You’re back with a new song called “Buenos Aires”. What was it like writing about your childhood?
Rather than writing about childhood, I wrote about nostalgia for any past. It was a gesture of sincerity to write about something as natural as melancholy.
It’s the second single of your second album. How is the second album different from your first?
We recorded “La Sandunguera” on very limited resources, from the beginning. Now that I can identify my attributes in music, I have the luxury of composing from a different consciousness. It’s an album on which I had the opportunity to spend the necessary time and dedication, play with great musicians I admire, and prove my versatility. It is definitely a quality leap for me.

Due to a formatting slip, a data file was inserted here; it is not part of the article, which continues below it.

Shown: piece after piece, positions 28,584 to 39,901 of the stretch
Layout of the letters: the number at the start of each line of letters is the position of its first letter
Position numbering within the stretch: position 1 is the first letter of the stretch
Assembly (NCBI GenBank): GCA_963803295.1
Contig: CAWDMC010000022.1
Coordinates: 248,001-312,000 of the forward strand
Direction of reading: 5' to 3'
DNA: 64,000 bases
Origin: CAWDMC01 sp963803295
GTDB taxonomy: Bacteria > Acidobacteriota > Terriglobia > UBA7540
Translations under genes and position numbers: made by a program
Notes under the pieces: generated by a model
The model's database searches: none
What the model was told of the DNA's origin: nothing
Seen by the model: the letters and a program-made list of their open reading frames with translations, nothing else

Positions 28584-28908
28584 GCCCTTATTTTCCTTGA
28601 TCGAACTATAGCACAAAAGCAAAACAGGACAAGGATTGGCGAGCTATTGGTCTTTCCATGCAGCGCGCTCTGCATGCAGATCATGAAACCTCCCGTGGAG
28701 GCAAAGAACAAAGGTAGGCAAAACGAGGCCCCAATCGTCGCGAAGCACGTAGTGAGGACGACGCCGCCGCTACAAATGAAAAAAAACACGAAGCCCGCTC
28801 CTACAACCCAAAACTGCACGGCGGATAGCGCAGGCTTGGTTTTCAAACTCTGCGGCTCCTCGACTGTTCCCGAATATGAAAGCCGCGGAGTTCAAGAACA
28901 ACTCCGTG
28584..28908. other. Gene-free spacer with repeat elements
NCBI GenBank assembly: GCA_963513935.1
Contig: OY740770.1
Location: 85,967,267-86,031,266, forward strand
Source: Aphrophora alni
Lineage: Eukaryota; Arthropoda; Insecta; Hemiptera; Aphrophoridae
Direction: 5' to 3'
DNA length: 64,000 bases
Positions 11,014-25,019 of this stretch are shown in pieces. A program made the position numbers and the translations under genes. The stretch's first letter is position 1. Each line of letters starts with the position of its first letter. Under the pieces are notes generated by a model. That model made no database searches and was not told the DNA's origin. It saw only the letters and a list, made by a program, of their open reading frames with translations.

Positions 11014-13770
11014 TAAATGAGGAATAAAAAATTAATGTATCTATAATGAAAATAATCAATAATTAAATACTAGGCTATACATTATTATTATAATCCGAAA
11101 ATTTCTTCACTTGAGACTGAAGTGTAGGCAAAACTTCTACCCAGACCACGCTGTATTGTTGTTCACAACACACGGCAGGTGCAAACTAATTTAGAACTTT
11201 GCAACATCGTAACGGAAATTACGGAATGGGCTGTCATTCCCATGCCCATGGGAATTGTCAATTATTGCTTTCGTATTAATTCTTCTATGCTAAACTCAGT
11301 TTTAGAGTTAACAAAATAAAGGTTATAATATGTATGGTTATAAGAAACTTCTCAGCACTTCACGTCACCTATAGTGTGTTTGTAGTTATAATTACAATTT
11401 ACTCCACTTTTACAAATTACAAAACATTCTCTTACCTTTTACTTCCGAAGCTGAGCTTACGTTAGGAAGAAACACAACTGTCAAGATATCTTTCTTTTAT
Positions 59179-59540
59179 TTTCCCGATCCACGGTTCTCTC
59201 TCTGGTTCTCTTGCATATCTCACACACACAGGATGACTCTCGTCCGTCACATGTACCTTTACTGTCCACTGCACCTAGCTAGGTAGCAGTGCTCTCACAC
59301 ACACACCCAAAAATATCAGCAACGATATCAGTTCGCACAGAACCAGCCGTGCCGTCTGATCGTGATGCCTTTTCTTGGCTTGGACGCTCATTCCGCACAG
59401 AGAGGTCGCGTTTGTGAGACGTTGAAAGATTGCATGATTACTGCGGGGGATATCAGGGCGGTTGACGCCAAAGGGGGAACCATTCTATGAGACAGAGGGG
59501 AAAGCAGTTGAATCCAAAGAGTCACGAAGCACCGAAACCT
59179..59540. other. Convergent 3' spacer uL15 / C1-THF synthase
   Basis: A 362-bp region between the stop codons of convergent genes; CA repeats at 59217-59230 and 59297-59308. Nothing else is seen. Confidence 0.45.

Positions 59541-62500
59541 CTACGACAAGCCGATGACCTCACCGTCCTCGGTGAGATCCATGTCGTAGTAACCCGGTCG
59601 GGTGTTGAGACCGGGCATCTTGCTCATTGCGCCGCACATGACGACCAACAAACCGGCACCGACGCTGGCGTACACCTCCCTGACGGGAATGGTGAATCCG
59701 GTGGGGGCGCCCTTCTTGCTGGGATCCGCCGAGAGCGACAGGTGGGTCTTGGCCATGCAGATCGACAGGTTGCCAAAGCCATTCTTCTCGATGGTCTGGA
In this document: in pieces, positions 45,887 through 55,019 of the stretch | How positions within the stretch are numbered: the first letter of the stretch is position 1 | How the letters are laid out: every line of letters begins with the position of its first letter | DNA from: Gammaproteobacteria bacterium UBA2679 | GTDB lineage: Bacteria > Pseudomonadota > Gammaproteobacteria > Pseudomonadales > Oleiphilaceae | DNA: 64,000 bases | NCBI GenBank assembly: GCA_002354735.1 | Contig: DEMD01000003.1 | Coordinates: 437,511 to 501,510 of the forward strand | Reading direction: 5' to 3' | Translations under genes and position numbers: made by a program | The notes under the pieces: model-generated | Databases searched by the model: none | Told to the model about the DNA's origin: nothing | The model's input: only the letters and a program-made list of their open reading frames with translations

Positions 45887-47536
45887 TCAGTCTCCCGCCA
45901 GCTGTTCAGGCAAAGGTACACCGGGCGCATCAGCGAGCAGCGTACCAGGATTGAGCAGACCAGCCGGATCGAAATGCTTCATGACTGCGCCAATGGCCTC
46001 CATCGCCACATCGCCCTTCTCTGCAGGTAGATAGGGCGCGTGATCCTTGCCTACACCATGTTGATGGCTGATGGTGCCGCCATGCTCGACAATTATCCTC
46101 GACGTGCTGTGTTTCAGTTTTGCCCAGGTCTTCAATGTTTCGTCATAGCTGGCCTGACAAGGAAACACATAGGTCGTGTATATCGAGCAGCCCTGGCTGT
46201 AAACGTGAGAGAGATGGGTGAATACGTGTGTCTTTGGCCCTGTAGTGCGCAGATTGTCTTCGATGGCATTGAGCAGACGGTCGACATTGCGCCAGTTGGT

You’re blending traditional sounds with modern beats. Why do you think this formula is successful?
Because the root never goes out of style and connects us to the depths of our history. It is something passionate, uncontrollable, and unconscious. Modern beats are also avant-garde; we need this reinvention and feel the progress. Both sensations combined are something very powerful.